BikeTime To TriFeatures

Roll On: Basic Bike Maintenance for Triathletes

by Mackenzie L. Havey

An adaptive athlete lies in and uses a hand cycle.

Owning a whole lot of cool gear is one of the major perks to being a triathlete. Hours are spent finding the right wetsuit, trisuit and running shoes. Much research is invested into everything from sunglasses to hydration systems to high-tech socks. Perhaps most attention, however, is paid to a triathlete’s major bank-breaker: the bike. 

Upon purchase most have grand plans of keeping the shiny two-wheeled steed in tip-top shape. Unfortunately, these ambitions often fall to the wayside. “Many triathletes aren’t exposed to how to properly care for the bike,” explains professional triathlete Tim O’Donnell. “Also, a lot of times it comes down to an issue of just not having enough time in the day.” 

According to coaches, athletes and bike mechanics, this can be a problem on a variety of levels. “If your bike doesn’t run well, you’re not going to be able to race or train well or safely,” says top bike mechanic Nate Kortuem. “Regular maintenance also prolongs the life of the bike because the cleaner the parts are, the less wear and tear you’ll have.” 

By keeping up with daily, weekly, semi-annual and annual care, you’ll be sure to get the best performance from your bike, while also staying safe. 

Every time you hop on your bike, you should do a brief check of your equipment. This will only take a couple minutes and is well worth avoiding getting stranded miles from home. 

Tires. “If you have a gash in your tire, you can have a blow out; if the tire blows, you’re going down,” says O’Donnell. Take a look at the sidewall of the tires for maximum and minimum pressure. Always remember, it’s better to slightly under-pump your tires than over-inflate them. 

Brakes. Squeeze the brakes to make sure they are functioning properly. “The wheels should spin true in the center with no wobble or brake rub,” says Ken Axford, a USA Triathlon Certified Coach. 

Wheel Skewers. “Check to see if the wheel skewers are tight and seated properly,” recommends Axford. They should be snug in order to secure the functionality of the wheels. 

Assuming you are riding regularly, plan to clean your bike every seven days. This becomes even more important if you are riding in wet conditions as chains and gears get grimy. 

Drivetrain wash. “You should wash your chain once a week, especially if you are riding in mud and gravel,” Kortuem says. For exceptionally dirty chains, he uses Goo Gone and then rinses it with a pressure washer. “Just make sure not to put the nozzle right by the bearings,” he warns.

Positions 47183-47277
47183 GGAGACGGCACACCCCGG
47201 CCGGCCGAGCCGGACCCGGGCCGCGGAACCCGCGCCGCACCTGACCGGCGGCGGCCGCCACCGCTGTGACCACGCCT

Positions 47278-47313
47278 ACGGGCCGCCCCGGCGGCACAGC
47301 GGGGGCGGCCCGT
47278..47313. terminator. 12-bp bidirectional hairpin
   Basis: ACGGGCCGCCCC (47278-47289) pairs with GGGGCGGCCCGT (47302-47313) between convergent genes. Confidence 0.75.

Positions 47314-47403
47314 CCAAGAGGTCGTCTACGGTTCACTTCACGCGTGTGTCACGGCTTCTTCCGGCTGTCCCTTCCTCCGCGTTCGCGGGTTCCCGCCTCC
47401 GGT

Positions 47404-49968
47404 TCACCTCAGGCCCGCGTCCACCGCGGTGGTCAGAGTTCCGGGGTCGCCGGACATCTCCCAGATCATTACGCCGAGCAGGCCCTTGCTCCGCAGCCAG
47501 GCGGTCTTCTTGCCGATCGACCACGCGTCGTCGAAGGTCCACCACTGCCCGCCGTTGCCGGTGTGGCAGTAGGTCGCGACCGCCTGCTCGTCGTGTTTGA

Drivetrain lube. “Once your drivetrain is clean, it’s pretty easy to put degreaser and chain lube on there to keep it running smooth,” says O’Donnell. Axford recommends not to reach for the WD40. “Use biodegradable degreaser and bike-specific chain lube,” he says. 

The majority of triathletes should do a full tune-up at the six-month mark. Even if you are living in colder climes and riding inside on a trainer, it is a good idea to at least do a thorough once-over a couple times a year. 

Cables. “Every six months you should check your cables to see if they are fraying or if the heads of the cables have snapped off in the shifters,” explains Kortuem. Brake pads. 

Brake pads need to be replaced more often than most triathletes expect, especially if you are riding on hilly terrain where you use your brakes a lot. 

Tires. “If you’re getting flat spots on your tires, you’re going to need to replace those because that can be a major safety issue,” says Kortuem. If you see any cuts, general damage, bulges or fiber casing that show through the rubber, it’s time for a replacement. 

Headset. “Make sure your headset is tight so the handlebars are snug and working properly,” Axford suggests.

All agree that a yearly visit to you local bike shop is a good idea. “Many bike shops will allow you to go and learn from the mechanics while they are working on your bike,” says Kortuem. As a result of the wear and tear that occurs over 365 days of riding, there is a regular list of components that should be checked. 

Bottom bracket and cassette. “These places are often neglected and a lot of times they need to be cleaned, lubricated and sometimes replaced,” O’Donnell says. 

Chain. As a result of the wearing away of metal on the chain, the drivetrain “stretches” and can end up tearing out the cassette. “If you replace the chain more often, the other gears will actually last longer,” Kortuem explains. 

Bearings. In servicing the bottom bracket, front and rear wheel hubs, and the headset, it is also important to check the bearings. “This includes removing, cleaning and repacking or replacing them,” Axford says. 

Set up a calendar to stay on track with maintenance. You’ll be protecting both your investment and yourself by keeping up with the regular recommended care. “Maintenance will prevent bigger problems down the road,” O’Donnell says. “Take pride in the equipment you use, and it’ll make your life easier in the long run.”

  • Saddlebag or spare water bottle for tool storage 
  • Spare inner tube 
  • CO2 cartridge or hand pump 
  • Small multi tool with Allen wrenches 
  • Tire tube patch kit 
  • Cash, phone, ID 

Mackenzie L. Havey is an IRONMAN triathlete, marathoner and author of the forthcoming book, "Mindful Running" (Bloomsbury Publishing, October 2017). She writes about endurance sports, fitness and outdoor adventure for a variety of publications, including Runner’s World, Triathlete, SELF,, OutsideOnline and Learn more at

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